MANHATTAN (CN) – A handwriting expert sued Bryant Gumbel and HBO, claiming they defamed him on Gumbel’s show, “Real Sports,” by accusing him of selling fake certificates of authentication to a counterfeit sports memorabilia ring. In fact, Donald Frangipani says, he helped the FBI break up the ring, which forged his signature on certificates, and Gumbel and HBO relied on the word of a felon to defame him.
In his federal claim, Frangipani says he has more than 40 years experience as a forensic document examiner and handwriting analyst. He claims Gumbel and HBO defamed him on the Jan. 17, 2006 edition of “Real Sports,” in a feature called “Forger’s Paradise,” which has been rebroadcast repeatedly.
Frangipani claims he helped the FBI break up a multimillion-dollar sports memorabilia forgery ring, in the course of which the FBI discovered, and showed him, that the ring had forged Frangipani’s signature and his certificates of authenticity. This FBI operation, in the late 1990s, was called “Operation Bullpen,” Frangipani says.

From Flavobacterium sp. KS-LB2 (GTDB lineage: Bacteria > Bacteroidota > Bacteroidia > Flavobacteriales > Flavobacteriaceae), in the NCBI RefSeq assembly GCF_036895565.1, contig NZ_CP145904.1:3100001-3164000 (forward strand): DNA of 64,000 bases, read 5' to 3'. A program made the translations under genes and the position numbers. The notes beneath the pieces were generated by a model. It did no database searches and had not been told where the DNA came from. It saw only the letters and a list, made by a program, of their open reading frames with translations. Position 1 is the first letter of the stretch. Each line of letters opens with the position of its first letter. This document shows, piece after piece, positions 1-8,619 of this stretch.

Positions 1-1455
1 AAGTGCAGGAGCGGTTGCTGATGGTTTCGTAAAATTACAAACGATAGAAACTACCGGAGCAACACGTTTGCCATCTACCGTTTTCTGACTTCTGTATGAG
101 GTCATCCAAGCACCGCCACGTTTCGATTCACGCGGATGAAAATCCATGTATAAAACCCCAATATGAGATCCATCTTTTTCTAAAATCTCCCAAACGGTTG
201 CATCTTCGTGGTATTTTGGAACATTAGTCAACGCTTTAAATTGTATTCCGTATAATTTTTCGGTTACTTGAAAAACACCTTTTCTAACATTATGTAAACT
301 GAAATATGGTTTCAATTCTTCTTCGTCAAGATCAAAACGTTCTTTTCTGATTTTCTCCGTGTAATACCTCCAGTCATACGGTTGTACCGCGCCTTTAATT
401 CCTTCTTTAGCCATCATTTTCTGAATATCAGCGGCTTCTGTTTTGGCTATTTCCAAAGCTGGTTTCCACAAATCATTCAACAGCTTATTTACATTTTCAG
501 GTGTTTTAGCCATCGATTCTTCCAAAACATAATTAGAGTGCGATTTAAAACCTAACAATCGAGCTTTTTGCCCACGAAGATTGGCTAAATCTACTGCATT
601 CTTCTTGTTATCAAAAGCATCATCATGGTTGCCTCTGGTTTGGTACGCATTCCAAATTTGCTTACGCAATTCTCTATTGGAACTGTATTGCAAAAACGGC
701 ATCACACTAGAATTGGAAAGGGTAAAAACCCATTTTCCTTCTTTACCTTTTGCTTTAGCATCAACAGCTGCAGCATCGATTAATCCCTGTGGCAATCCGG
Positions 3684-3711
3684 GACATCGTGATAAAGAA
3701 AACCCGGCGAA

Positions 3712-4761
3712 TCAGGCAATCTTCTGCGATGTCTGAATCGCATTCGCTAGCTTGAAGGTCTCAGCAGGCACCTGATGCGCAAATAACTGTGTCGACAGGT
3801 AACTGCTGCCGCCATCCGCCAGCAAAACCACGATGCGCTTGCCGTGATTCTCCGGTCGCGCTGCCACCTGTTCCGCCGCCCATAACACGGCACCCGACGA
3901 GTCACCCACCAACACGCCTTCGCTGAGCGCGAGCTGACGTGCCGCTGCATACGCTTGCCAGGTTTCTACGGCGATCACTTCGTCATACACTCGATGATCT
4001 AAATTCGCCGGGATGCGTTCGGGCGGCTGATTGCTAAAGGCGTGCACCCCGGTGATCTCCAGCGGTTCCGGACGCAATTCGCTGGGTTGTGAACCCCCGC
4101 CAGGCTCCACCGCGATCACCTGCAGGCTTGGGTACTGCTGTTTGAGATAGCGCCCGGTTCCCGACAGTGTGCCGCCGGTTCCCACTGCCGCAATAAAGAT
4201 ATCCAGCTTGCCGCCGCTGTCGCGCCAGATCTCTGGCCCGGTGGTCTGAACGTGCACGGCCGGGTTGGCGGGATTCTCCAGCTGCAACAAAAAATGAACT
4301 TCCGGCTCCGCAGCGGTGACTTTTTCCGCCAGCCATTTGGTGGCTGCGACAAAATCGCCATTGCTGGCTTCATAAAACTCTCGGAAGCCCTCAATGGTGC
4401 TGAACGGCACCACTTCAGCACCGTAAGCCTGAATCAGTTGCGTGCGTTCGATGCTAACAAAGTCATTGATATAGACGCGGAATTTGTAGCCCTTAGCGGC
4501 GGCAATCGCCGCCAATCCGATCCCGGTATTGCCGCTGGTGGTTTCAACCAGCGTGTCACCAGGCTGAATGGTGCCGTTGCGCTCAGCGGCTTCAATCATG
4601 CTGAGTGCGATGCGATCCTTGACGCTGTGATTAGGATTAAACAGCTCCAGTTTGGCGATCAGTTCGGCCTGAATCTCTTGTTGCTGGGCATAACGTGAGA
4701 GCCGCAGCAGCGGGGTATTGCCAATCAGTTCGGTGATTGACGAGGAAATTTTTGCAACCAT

He claims the ring was led by the “Marino Family,” and that one of its distributors was Sheldon Jaffe. “Facing long prison sentenced for federal fraud charges and filing false income tax returns, Jaffe pled guilty and received a lesser sentence,” the complaint states.
He claims that to film its “Forger’s Paradise” segment, HBO and Gumbel “relied upon information provided by Jaffe, a convicted felon who is very hostile to Frangipani.”
He demands $5 million damages for libel and other charges. He is represented by Salvatore Strazzullo.